President Trump drew criticism from both sides of the aisle Wednesday after he announced on Twitter that he has ordered the Federal Emergency Management Agency to cut off disaster-aid funds to California “unless they get their act together, which is unlikely.”
Billions of dollars are sent to the State of California for Forest fires that, with proper Forest Management, would never happen. Unless they get their act together, which is unlikely, I have ordered FEMA to send no more money. It is a disgraceful situation in lives & money!
— Donald J. Trump (@realDonaldTrump) January 9, 2019
Trump’s tweet reiterated a complaint he has voiced before about what he sees as the state’s lackluster disaster-response operations and penchant for wasting federal funds. But the new Democratic governor of California, Gavin Newsom, who was sworn in two days ago, shot back, saying Californians should not be the “victims” of the president’s desire to “play games with lives.”
Disasters and recovery are no time for politics. I’m already taking action to modernize and manage our forests and emergency responses.
The people of CA — folks in Paradise — should not be victims to partisan bickering.
— Gavin Newsom (@GavinNewsom) January 9, 2019
Newly elected House speaker Nancy Pelosi, a California Democrat, sent out an immediate, harsh, response to the president’s threat.
.@realDonaldTrump’s threat insults the memory of scores of Americans who perished in wildfires last year & thousands more who lost their homes. @GOPLeader must join me to condemn & call on POTUS to reassure millions in CA that our govt will be there for them in their time of need https://t.co/YZJQug9zh0
— Nancy Pelosi (@SpeakerPelosi) January 9, 2019
California’s two Democratic senators also blasted the president.
“It’s absolutely shocking for President Trump to suggest he would deny disaster assistance to communities destroyed by wildfire,” said Senator Dianne Feinstein in a statement. “Attacking victims is yet another low for this president.”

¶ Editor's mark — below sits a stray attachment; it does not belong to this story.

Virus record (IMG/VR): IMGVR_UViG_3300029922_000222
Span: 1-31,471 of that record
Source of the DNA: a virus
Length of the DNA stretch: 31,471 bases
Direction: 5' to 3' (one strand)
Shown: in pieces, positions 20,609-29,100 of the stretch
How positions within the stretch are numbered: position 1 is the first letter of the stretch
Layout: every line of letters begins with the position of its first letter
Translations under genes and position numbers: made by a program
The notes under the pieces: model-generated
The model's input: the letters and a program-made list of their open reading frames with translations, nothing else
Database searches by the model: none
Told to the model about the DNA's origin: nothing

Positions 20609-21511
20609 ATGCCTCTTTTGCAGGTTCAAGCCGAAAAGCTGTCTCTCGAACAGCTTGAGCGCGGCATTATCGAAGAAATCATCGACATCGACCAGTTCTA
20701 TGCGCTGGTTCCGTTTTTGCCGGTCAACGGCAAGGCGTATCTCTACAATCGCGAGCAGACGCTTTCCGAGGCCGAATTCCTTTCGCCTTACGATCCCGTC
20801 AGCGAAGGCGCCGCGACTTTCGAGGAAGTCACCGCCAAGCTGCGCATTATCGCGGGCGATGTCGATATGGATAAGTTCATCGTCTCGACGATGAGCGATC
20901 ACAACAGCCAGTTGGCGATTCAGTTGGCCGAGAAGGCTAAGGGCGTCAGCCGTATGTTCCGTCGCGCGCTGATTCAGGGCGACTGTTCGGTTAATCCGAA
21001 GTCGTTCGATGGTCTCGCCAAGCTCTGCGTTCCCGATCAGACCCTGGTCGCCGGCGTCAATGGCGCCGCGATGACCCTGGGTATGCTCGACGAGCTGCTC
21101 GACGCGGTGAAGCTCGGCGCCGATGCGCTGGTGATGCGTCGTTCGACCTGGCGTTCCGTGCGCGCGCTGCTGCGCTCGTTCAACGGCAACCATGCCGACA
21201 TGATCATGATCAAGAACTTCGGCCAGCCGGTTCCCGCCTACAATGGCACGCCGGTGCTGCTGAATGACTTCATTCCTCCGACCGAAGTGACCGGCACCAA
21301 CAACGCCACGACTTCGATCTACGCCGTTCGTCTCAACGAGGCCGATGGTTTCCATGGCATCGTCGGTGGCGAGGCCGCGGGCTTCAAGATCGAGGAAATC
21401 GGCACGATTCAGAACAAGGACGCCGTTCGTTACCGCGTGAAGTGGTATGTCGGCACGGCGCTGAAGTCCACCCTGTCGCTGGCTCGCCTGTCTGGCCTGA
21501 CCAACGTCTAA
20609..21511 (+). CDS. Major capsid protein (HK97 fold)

Senator Kamala Harris said those involved “should work together to mitigate these fires by combating climate change, not play politics by threatening to withhold money from survivors of a deadly natural disaster.”
Republican politicians also were not thrilled with the prospect of cutting off disaster aid as the state recovers from the worst wildfire in its history, the Camp Fire, which raged for most of November, killing at least 86 people, injuring at least 17, and destroyed billions of dollars of property over an area of more than 153,000 acres.
“The immediate problem for fire victims is the first need, and threats to FEMA funding are not helpful and will not solve the longer term forest management regulatory problems,” said GOP representative Doug LaMalfa, although he added that he “shares the president’s great frustration” with California’s environmental regulations.
“I don’t think this is an incident that politics needs to play a part in, and I’m very disappointed at anybody that would use this as a political pawn,” said Republican town councilman Steven Crowder of Paradise, which was completely destroyed by the Camp Fire. “I’m sure I’m not alone — we lost our home, we lost our business, we lost our community — and I don’t think that anybody that’s been through that would be too supportive of that tweet.”